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Friday, February 23, 2024 | Back issues
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Judge Allows D.C. Tax Lien Scandal Case to Continue

WASHINGTON (CN) - A federal judge refused to dismissed claims filed by a veteran suffering from dementia who lost his house because a third party swooped in and turned his $133 tax bill into a $5,000 tab that included the company's attorney's fees and court costs.

Benjamin Coleman, through his conservator Robert Bunn, sued the District of Columbia over a section of tax law that allows the city to take the entire equity of his former home over a relatively small tax bill.

"Mr. Coleman claims that such a practice is forbidden by the takings clause of the Fifth Amendment to the United States Constitution," states U.S. District Judge Emmet Sullivan. "Accordingly, he filed suit seeking an award of 'just compensation,' as well as a declaration from this Court that the District's statute is unconstitutional."

The 48-page ruling maps out the controversial layers of a Washington tax sale, a process in which tax liens filed by the city are bought by third parties that then bill the homeowners hefty fees for court costs and attorneys - exponentially growing a homeowner's debt while shrinking their ability to retain their house.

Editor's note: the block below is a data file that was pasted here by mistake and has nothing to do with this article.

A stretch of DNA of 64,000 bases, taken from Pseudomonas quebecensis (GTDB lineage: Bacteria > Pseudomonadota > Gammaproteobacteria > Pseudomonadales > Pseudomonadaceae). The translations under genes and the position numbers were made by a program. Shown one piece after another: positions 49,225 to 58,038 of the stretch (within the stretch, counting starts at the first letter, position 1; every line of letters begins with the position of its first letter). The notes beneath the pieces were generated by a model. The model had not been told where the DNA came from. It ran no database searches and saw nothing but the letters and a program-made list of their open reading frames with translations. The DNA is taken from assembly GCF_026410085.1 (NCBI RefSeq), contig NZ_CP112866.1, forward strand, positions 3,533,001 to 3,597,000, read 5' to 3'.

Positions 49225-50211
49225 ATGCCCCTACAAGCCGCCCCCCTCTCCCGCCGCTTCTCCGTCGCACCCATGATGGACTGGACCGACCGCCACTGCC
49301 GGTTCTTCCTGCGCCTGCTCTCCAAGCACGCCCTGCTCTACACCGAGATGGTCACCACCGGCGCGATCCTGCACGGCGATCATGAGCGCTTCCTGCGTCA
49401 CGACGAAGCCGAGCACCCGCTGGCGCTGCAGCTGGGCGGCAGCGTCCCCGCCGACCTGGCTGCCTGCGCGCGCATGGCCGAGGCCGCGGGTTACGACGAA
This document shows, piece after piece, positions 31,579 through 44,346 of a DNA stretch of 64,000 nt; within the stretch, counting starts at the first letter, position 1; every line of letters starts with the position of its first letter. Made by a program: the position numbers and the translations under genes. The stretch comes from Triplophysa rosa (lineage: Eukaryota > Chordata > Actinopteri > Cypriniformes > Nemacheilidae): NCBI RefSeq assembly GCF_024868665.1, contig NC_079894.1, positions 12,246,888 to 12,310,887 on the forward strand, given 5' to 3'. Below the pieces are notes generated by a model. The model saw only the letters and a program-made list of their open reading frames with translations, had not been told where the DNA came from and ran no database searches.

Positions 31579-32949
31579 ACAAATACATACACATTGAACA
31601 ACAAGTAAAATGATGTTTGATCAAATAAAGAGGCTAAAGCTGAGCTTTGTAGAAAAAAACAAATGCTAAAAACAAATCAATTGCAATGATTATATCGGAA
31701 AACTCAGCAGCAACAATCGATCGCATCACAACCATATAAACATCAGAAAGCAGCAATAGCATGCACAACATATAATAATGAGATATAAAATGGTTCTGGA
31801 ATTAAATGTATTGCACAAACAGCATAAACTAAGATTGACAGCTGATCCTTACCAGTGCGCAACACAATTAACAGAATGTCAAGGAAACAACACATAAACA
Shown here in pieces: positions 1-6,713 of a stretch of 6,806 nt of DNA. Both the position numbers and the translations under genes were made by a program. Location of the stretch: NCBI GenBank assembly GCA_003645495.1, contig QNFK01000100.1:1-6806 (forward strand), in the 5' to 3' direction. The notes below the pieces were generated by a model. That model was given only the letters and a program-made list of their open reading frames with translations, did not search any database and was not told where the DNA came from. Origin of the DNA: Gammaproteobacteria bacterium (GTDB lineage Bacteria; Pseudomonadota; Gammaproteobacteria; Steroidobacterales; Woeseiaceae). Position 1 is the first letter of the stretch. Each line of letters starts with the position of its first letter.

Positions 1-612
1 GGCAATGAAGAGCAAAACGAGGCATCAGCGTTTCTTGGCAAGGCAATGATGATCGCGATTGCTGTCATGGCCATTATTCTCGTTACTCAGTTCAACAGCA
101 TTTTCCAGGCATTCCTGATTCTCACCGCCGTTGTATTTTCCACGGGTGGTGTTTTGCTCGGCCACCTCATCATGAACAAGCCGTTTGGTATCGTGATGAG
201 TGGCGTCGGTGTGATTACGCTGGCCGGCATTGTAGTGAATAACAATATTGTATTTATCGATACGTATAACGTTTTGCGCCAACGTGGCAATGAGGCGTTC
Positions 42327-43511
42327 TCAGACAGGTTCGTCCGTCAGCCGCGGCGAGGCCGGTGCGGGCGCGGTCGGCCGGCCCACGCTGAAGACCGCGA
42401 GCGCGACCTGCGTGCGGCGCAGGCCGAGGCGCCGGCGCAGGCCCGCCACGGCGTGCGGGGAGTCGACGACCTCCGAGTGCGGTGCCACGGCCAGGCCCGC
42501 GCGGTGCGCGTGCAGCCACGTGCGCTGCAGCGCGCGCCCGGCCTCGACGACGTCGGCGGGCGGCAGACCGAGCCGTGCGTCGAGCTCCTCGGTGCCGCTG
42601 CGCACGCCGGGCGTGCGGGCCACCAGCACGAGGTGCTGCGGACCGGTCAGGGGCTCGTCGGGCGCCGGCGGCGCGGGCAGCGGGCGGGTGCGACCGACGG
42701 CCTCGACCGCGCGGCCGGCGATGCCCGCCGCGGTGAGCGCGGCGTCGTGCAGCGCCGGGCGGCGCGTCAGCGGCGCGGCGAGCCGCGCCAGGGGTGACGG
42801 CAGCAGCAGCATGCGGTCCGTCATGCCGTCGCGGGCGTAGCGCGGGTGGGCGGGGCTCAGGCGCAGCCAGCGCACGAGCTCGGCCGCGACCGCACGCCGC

"Once the lien is sold to the third party, a six-month waiting period begins, during which the homeowner may redeem his home by paying the taxes, along with any penalties, costs, and interest that are owed," according to the ruling. "If the entire bill is not paid upon expiration of the waiting period, the tax-lien purchaser may initiate proceedings in the Superior Court of the District of Columbia to foreclose. The Superior Court is empowered to enter a judgment vesting a fee simple title in the property in the tax-lien purchaser."

The ruling adds: "In this way, a small sum paid to purchase the lien becomes full title to a property worth hundreds of thousands of dollars (in this case, approximately $200,000). The key detail in this case is that D.C. law provides that any surplus equity the homeowner has in his home is irrevocably lost, no matter house small the tax bill nor how valuable the equity."

Through his conservator, Coleman says he suffers from dementia and owed $133.88 in back taxes. Once the third party bought his lien and billed him $5,000 in costs and fees, the city allowed the entirety of his home equity to be taken by foreclosure.

Ruling that the District never addressed Coleman's takings argument under the Fifth Amendment and instead largely relied on jurisdictional claims, the judge denied the city's motion to dismiss. "Accordingly, the Court must assume that Mr. Coleman established the existence of an independent property interest in the equity in his home, as well as the remaining elements of a Fifth Amendment Takings Clause claim," the judge ruled.

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